This past December at the International Tap House on Euclid, a crowd of holiday revelers gradually ceased their chatter as four men in jeans and collared shirts gathered on a corner stage and belted out Scottish drinking songs, Celtic ballads and a few classics just for good measure.

Named the Wee Heavies after a Scottish beer, the group of fathers, friends and music lovers managed by their wives, the Wee Hotties, just released their second album. Titled “Times Long Gone,” it was produced by renowned Scottish musician Brian McNeill, a founding member of Battlefield Band.

The Wee Heavies’ most loyal fan base may be the 50- or 60-strong choir of St. Margaret of Scotland Church, a Catholic parish in St. Louis’ Shaw neighborhood where all four Heavies sing. It was a June 2014 choir trip to Scotland that brought the voices together, and eventually the families of Steve Neale, Peter Merideth, Jay Harkey and Aaron Schiltz.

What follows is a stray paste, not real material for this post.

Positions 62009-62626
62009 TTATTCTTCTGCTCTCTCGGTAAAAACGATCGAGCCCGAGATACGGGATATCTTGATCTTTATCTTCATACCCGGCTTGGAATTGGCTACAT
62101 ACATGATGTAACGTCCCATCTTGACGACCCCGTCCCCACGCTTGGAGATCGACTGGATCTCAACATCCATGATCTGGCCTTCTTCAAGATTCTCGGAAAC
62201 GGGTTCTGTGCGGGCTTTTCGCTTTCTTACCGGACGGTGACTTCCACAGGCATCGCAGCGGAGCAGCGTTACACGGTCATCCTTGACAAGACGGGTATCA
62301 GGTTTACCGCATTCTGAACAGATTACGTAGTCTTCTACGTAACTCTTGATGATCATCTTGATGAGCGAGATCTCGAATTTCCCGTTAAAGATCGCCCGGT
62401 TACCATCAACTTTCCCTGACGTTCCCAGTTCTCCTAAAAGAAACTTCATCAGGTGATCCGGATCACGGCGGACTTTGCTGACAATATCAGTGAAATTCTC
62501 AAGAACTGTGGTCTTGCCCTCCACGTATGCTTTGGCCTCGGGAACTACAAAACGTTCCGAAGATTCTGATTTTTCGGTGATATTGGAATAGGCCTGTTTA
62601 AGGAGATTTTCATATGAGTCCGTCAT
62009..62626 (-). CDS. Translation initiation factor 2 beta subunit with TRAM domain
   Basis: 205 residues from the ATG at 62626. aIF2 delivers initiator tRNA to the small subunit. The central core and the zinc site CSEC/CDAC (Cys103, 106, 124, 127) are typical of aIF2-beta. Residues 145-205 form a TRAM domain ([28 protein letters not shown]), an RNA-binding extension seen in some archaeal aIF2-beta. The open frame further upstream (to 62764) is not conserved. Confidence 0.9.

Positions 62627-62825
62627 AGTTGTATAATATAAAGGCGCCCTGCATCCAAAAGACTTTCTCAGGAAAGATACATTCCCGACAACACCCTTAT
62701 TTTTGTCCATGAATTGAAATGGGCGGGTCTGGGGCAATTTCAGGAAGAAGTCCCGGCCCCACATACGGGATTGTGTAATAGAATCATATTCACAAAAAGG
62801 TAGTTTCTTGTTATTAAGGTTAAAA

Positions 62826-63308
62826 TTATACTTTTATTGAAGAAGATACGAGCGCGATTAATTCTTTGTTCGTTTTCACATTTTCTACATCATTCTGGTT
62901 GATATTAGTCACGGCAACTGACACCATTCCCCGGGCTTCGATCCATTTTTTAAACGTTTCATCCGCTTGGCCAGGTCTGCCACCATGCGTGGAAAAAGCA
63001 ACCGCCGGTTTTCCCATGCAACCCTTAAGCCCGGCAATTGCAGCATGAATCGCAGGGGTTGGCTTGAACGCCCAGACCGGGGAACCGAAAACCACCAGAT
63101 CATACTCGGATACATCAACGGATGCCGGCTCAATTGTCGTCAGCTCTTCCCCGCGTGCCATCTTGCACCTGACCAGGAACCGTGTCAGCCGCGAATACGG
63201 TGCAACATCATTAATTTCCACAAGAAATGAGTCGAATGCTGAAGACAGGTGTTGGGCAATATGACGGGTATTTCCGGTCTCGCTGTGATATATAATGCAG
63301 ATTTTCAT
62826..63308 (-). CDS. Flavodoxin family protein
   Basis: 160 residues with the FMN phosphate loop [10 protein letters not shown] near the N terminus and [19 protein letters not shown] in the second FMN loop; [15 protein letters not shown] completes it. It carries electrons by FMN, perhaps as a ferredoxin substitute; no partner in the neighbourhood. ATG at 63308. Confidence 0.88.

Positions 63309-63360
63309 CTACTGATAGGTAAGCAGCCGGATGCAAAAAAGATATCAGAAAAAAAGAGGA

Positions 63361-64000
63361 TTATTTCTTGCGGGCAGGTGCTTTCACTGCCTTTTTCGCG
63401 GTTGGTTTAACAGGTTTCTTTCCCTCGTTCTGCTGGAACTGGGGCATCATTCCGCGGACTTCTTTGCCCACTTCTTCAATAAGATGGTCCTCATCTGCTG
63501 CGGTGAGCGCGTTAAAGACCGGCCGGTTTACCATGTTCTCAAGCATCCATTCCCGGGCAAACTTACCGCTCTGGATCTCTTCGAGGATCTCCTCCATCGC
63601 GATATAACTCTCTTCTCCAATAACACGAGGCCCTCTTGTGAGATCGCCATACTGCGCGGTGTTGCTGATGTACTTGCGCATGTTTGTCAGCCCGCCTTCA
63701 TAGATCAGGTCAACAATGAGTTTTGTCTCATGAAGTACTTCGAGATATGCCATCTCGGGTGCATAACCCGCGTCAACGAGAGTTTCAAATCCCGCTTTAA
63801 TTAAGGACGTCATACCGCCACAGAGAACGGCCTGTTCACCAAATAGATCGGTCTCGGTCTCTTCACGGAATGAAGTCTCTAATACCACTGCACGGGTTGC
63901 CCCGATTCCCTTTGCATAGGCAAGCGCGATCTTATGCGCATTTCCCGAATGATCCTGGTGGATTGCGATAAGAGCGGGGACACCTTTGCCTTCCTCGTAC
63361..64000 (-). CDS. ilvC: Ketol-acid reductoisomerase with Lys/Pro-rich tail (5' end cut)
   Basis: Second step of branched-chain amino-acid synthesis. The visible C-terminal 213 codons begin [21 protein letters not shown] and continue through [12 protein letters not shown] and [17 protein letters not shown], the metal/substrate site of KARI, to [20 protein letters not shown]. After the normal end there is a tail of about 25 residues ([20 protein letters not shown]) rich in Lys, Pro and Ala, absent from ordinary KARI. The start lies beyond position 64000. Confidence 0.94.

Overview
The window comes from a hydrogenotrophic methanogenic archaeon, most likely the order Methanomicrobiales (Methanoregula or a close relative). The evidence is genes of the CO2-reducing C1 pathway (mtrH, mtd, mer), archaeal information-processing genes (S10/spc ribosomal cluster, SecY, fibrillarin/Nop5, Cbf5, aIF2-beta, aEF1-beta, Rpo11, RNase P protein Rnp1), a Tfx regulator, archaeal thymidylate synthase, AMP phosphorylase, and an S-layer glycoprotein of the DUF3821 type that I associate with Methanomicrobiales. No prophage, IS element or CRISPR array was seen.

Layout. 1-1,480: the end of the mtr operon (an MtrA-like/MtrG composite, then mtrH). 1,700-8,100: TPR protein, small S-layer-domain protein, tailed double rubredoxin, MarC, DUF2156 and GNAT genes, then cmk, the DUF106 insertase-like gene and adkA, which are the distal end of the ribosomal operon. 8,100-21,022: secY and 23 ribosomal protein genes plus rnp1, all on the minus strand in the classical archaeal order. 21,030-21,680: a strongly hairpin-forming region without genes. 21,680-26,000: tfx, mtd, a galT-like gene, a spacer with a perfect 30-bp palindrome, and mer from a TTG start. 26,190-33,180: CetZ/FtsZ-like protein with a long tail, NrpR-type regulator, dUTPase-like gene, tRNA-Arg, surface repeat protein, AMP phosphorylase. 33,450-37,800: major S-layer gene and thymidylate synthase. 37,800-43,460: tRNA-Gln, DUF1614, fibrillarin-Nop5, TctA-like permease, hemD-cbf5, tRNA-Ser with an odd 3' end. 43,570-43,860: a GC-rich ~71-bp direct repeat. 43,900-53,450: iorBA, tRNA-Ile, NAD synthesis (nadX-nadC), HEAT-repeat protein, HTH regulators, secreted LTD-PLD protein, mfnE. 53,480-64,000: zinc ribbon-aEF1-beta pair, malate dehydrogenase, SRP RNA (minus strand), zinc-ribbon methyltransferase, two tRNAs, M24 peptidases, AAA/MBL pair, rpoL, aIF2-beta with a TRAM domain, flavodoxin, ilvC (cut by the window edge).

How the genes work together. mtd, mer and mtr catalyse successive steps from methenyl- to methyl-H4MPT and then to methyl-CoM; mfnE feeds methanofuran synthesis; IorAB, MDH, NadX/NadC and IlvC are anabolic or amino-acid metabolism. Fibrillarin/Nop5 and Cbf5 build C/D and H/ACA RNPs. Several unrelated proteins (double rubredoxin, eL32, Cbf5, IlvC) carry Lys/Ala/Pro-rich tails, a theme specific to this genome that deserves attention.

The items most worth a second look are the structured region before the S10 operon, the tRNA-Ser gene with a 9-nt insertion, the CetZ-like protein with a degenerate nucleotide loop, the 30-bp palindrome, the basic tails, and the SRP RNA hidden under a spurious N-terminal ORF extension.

With the choir hosting coffeehouse nights in the church basement to raise money for the trip, pastoral associate and music director Peter Hesed had a hunch that Neale, Merideth, Harkey and Schiltz would work really well together.

“There are similarities and complementary differences in their voices, so I asked them to do several songs,” Hesed said, recalling a scene in “The Music Man” where four neighbors greet one another in wildly different pitch registers and Harold Hill, the great musical con man, introduces to them the concept of the quartet and the four are inseparable after that.